(Chris Devlin) #1



would have posted sales of $256 billion and catapulted to fourth
place behind Walmart, Exxon Mobil, and Apple.
The CVS purchase of Aetna was the largest merger of 2018, edg-
ing another health care milestone, Cigna’s $54.4 billion acquisi-
tion of Express Scripts. But this big deal is totally unlike the usual
combinations of oil, mobile communications, or media giants that
provide their customers with similar products and services. The
CVS-Aetna union brings together two distinct, and heretofore
separate, fields of health care: an insurer that’s a master of IT,
deploying machine learning and A.I. to predict the next step for
a vast population of enrollees; and an old-line, brick-and-mortar
merchant, a marketing machine that uses displays, promotions,
and coupons to get people to buy everything from drugs to cosmet-
ics. Of all the big health care mergers, this bet that marrying big
data and neighborhood drugstores will create a healthier America
is the most daring—and the riskiest.

Today the master plan is to combine
Aetna’s claims data and analytics that
identify which of its 22 million members
are at risk for, say, developing diabetes
or cardiac disease, with CVS’s capacity to
guide them to testing and treatment before
the disease progresses, at the pharma-
cies and HealthHUBs. That formula is
targeted to generate big savings by curbing
readmissions to hospitals and getting
patients to adhere to their drug regimens.
Phase 2 consists of recruiting CVS’s biggest
customers, mostly other insurers, to adopt
a fresh model that gives CVS a share of
the potentially giant savings to come from
counseling and screenings at their corner
clinics that keep patients out of operating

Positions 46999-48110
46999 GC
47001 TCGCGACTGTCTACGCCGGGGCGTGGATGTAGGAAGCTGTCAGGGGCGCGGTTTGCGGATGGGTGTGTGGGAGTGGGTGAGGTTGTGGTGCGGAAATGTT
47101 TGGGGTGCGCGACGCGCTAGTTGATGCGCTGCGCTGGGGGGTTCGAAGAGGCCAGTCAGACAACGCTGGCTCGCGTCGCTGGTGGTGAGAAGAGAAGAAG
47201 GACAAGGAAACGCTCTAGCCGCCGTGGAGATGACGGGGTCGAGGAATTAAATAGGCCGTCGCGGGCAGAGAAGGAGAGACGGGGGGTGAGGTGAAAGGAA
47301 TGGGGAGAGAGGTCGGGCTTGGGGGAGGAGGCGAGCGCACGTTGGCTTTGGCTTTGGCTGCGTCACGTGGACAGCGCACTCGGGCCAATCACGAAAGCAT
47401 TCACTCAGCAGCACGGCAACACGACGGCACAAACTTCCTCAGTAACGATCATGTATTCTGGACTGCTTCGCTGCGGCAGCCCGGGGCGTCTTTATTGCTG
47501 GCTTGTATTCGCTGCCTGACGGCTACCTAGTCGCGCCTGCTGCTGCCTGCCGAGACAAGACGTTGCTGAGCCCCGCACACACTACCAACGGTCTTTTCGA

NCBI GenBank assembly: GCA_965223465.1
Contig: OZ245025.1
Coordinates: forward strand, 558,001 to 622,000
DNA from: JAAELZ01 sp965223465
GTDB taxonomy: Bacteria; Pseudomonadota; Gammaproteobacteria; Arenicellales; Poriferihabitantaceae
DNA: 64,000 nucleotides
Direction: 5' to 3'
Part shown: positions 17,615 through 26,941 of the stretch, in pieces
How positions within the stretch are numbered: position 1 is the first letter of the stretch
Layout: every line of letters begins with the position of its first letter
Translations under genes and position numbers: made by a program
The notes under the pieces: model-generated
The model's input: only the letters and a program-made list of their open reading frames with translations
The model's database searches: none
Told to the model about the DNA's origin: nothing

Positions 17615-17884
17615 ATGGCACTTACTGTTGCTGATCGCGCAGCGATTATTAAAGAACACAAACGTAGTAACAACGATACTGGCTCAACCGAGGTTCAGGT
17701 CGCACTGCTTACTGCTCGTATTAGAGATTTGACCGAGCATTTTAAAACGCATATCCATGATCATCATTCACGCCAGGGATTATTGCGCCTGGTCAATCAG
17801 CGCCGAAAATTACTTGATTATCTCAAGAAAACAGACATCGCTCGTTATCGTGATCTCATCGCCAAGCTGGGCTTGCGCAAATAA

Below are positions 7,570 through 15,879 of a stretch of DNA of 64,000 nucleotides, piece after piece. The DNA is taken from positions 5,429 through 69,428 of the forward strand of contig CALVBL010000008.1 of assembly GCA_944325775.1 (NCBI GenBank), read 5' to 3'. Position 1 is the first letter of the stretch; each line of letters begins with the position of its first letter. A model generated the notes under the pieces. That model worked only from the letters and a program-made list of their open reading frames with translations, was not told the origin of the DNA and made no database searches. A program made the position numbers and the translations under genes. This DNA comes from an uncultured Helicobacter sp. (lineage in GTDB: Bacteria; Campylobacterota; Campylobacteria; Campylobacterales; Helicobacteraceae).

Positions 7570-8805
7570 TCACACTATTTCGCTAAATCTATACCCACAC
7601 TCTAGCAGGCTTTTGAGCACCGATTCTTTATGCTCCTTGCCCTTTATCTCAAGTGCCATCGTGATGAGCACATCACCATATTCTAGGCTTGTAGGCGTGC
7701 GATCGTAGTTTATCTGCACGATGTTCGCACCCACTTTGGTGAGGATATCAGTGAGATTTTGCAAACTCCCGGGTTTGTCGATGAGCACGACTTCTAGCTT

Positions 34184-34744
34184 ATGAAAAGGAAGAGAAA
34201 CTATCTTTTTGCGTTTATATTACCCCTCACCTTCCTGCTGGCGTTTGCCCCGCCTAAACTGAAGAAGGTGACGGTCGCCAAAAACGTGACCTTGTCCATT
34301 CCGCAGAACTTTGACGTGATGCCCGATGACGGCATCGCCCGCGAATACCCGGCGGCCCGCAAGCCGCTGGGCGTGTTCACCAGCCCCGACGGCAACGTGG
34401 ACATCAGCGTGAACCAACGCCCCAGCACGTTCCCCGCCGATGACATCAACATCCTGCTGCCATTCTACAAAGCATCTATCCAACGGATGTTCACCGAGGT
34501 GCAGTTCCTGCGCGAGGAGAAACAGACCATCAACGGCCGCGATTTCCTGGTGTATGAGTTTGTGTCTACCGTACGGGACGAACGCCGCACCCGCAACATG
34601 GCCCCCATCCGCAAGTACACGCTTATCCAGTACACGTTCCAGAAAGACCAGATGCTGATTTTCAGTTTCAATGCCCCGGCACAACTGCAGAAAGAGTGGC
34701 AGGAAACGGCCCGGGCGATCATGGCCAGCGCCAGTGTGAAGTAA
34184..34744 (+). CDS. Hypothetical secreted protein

and emergency rooms.
Investors, however, think it’s CVS that
could use a checkup. Its stock’s steep slide
over the past three years is a reversal from
a long history of outperformance. Over the
decade through 2015, CVS delivered total
annual returns of 15.3%, double the trend
for the S&P 500. The cratering started in
the spring of 2016, then accelerated after re-
ports of an Aetna deal surfaced in October
of 2017. Since CVS’s decline began, its stock
price has dropped 28%, from $76 to $56.
The problem is twofold. First, Wall
Street is judging that CVS way overpaid
for the insurer. When rumors of a merger
spread, the companies’ combined market
caps stood at $128 billion. Today that
figure is $72 billion, meaning that a stag-
gering $56 billion, or 44% of the total, has
vanished. The rub is that CVS paid a 32%
premium for Aetna and, in the process,
loaded an additional $78 billion in capital
on its books.
Second, CVS did this deal just when its
own core businesses were deteriorating.
Hence, it’s so far generating weak returns
on all the extra capital added by purchasing
Aetna. A good measure of how far the per-
formance has declined is Economic Value
Added, a tool deployed by research firm
ISS EVA, a branch of governance adviser
Institutional Shareholder Services. EVA
measures whether companies are earning
their “cost of capital,” the minimum require-
ment for rewarding investors. In the year
prior to the merger, CVS had net operating


Karen Lynch
came to CVS with
Aetna and runs
a major growth
engine, Medicare